Source: Journal of Education for Teaching, Vol. 41, No. 4, 385–403, 2015
(Reviewed by the Portal Team)
This study investigated the effects of the Big Five personality traits on academic success as measured by the final grade and study satisfaction of college and university students in early childhood education in Germany.
The study is part of a German longitudinal project on the labour market entry and career development of educational staff in early childhood education.
Data from 567 college students and 270 university students were used.
Data acquisition was conducted via self-administered questionnaires that could be completed in paper-pencil or electronic versions.
Several socio-demographic variables and the school-leaving Grade Point Average (GPA) served as controls.
Academic success was measured with two variables.
The first was university or college GPA.
Second, a scale representing study satisfaction adapted from Bargel, Müssig-Trapp, and Willige (2008) was used.
The Big Five were assessed in the first wave with the 15-item Big Five-Inventory-SOEP (BFI-S; Gerlitz and Schupp 2005), which, apart from weakness on the agreeableness scale, has been shown to be reliable and valid (Hahn, Gottschling, and Spinath 2012).
As expected, students with higher conscientiousness also had better college and university GPAs.
The findings indicated that conscientiousness corresponded with better GPAs for college and university students in early childhood education.
Furthermore, school-leaving GPA was quite a good predictor of college and university GPA in this study of early childhood education.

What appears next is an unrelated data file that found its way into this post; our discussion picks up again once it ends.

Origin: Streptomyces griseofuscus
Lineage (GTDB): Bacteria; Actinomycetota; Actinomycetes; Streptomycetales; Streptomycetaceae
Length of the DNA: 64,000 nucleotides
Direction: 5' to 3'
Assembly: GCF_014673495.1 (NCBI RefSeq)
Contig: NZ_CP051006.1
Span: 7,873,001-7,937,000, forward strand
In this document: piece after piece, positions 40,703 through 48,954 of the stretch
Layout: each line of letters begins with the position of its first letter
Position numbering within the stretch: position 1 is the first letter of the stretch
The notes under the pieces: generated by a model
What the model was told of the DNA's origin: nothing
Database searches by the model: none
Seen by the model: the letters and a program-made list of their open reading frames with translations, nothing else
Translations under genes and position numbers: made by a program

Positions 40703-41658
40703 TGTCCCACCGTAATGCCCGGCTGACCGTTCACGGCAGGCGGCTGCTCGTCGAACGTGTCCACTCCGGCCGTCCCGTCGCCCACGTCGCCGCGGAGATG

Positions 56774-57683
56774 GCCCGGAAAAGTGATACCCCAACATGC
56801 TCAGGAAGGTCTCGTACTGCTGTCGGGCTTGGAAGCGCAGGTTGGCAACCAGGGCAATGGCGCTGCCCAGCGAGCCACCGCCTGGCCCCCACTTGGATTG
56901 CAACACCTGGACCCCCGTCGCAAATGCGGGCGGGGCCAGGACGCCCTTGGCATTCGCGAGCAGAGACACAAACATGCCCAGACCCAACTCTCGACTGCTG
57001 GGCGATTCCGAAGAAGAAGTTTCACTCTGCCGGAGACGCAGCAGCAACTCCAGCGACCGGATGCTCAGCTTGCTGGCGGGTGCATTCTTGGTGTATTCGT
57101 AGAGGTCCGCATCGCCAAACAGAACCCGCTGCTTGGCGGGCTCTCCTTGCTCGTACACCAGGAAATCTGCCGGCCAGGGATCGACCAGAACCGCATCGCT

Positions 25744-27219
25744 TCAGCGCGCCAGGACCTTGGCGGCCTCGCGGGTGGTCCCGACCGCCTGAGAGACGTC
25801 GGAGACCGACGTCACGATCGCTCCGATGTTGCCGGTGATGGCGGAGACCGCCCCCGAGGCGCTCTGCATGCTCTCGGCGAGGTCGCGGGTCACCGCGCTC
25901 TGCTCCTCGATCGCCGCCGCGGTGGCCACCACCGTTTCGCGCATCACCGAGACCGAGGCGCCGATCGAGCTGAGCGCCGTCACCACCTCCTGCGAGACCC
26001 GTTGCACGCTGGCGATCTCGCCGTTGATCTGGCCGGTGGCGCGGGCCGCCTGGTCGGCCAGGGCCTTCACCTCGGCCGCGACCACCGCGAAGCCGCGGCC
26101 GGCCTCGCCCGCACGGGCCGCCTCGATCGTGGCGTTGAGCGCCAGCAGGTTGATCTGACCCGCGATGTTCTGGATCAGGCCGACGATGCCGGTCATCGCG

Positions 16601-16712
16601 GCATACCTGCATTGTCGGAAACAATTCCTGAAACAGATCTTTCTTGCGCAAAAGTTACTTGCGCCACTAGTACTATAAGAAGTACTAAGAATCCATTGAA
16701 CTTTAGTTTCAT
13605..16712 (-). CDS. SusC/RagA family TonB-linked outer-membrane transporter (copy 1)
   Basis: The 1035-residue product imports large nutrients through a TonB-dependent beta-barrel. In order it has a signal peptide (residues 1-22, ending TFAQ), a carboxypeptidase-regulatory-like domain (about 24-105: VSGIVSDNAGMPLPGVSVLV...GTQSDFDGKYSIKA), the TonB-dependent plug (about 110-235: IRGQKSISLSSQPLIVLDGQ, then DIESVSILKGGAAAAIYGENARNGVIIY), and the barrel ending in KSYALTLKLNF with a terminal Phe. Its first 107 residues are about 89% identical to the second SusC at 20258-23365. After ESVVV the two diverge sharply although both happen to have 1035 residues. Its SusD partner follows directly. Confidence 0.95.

In addition, higher conscientiousness was associated with higher study satisfaction but only for college students.
Unexpectedly, neuroticism was not negatively related to study satisfaction.
In addition, there were exploratory findings concerning the effects of agreeableness, extraversion, neuroticism and openness.
Some practical implications can be drawn from the findings.
Conscientiousness is a comparatively consistent and good predictor of individual differences in the academic success, particularly the GPAs, of college and university students in early childhood education.
The effects of the other personality traits are less consistent.
Although the Big Five have been shown to be partially hereditary and moderately stable, they have consequences for the preparation of students in early childhood education.
Generally, students should be informed about how personality traits may affect study-related actions, and they should be cognisant of their own personality traits (e.g. via self-assessment) when reflecting on their own study experiences.
College and university GPAs as well as study satisfaction are only one part of the qualification of early childhood pedagogues in an array of interwoven components that comprise, for instance, different kinds of knowledge (e.g. theoretical knowledge, experience-based knowledge) and educational beliefs (e.g. educational goals, beliefs about the educational mandate of preschools).
That is, academic success in early childhood teacher education (and school teacher education) is not limited to GPA and study satisfaction but rather involves a complex bundle of competencies that reflect an overall professional attitude.
Nonetheless, these findings are important because research and theory suggest that the significance of the Big Five personality traits is not limited to GPA and study satisfaction.
Bargel, T., P. Müssig-Trapp, and J. Willige. 2008. “Studienqualitätsmonitor 2007 [Monitoring study quality.” Accessed November, 29, 2014. World Wide Web http://www.hwr-berlin. de/fileadmin/downloads_internet/Rankings/fh-200801.pdf
Gerlitz, Y., and J. Schupp. 2005. Zur Erhebung der Big-Five-basierten Persönlichkeitsmerkmale im SOEP. [Assessment of Big Five Personality Traits in the SOEP]. Berlin: German Institute of Economic Research. DIW.
Hahn, E., J. Gottschling, and F. M. Spinath. 2012. “Short Measurements of Personality –Validity and Reliability of the GSOEP Big Five Inventory (BFI-S).” Journal of Research in Personality 46 (3): 355–359.